The first spike: ‘Bisonettes’ claimed first women’s national volleyball championship
Over 40 years later, Manitoba's program still winning titles but much has evolved in female athletics
Read this article for free:
Already have an account? Log in here »
To continue reading, please subscribe:
Monthly Digital Subscription
$4.75 per week*
- Enjoy unlimited reading on winnipegfreepress.com
- Read the E-Edition, our digital replica newspaper
- Access News Break, our award-winning app
- Play interactive puzzles
*Billed as $19.00 plus GST every four weeks. Cancel anytime.
Hey there, time traveller!
This article was published 16/01/2015 (3065 days ago), so information in it may no longer be current.
For a few bright minutes they mingled on the court, separated by more than 40 years but matching in heart, all Bisons women’s volleyball champions in their day.
At the centre of it all were three emissaries from the 1970-71 team that made Canadian history.
They were the first, you see. The first of seven Bisons women’s volleyball teams to win nationals, the first University of Manitoba women’s team in any sport to accomplish such a feat. And on a brisk Saturday in early March, 1971, that spunky young squad claimed the country’s first official national women’s volleyball crown.
On Wednesday, three alumnae from that ground-breaking team gathered at Investors Group Athletic Centre to meet this season’s reigning CIS champions. It was the middle of a key practice for the Bisons as they prepared to host the daunting Alberta Golden Bears this weekend. But when Joan Chaput, Sharon Martin and Donna Dawson walked in to take some photos, the young athletes paused to meet the women who had walked their path before.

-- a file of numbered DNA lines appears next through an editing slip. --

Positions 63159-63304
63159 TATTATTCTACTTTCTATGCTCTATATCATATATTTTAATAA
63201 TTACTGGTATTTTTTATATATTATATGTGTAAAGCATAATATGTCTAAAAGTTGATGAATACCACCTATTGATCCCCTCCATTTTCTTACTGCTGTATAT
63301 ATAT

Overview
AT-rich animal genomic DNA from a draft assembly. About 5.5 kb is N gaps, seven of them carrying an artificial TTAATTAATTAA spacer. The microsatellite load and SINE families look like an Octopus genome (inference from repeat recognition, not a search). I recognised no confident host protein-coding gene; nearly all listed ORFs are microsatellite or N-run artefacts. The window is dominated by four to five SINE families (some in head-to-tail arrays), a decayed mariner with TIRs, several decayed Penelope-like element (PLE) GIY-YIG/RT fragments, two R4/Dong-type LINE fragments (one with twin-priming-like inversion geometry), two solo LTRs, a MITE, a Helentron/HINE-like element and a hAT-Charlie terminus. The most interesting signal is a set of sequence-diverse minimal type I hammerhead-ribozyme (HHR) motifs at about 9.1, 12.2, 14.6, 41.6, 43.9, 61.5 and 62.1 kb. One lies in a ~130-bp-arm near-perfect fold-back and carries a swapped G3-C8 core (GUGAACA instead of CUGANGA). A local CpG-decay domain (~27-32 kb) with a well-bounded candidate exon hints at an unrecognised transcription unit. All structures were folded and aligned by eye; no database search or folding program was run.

Some things never change. This year’s Bisons are smaller than some of their lanky rivals, and that 1971 squad was much the same.
“We were the tallest ones on our team,” laughed Martin, who stands about 5-9, and the current Bisons grinned — not much different, they said.
In other ways, the Bisons women’s program has come a long way in 44 years. Back then, there was no recruitment and no scholarships either. The women played only for the love of the game. Today, the athletes hit the weight room relentlessly, building powerful legs.
“Most of this team is kicking everyone’s butt in the weight room,” laughed star hitter Rachel Cockrell, who boasts a daunting squat. “Guys or girls.”
But there wasn’t much of a fitness plan for the “Bisonettes” in 1971. There were stairs in the drafty old fieldhouse where they played, so that’s how they trained. That old fieldhouse was later demolished and a parkade and nursing classrooms went up in its place. But Sharon Martin can still picture those stairs.
“We ran the stairs, up and down,” Martin recalled, chatting over coffee a few days after Christmas. “Jumped them. There wasn’t a program set up for you, to do on your own. It was basically, you showed up for practice, and that’s where you did everything.”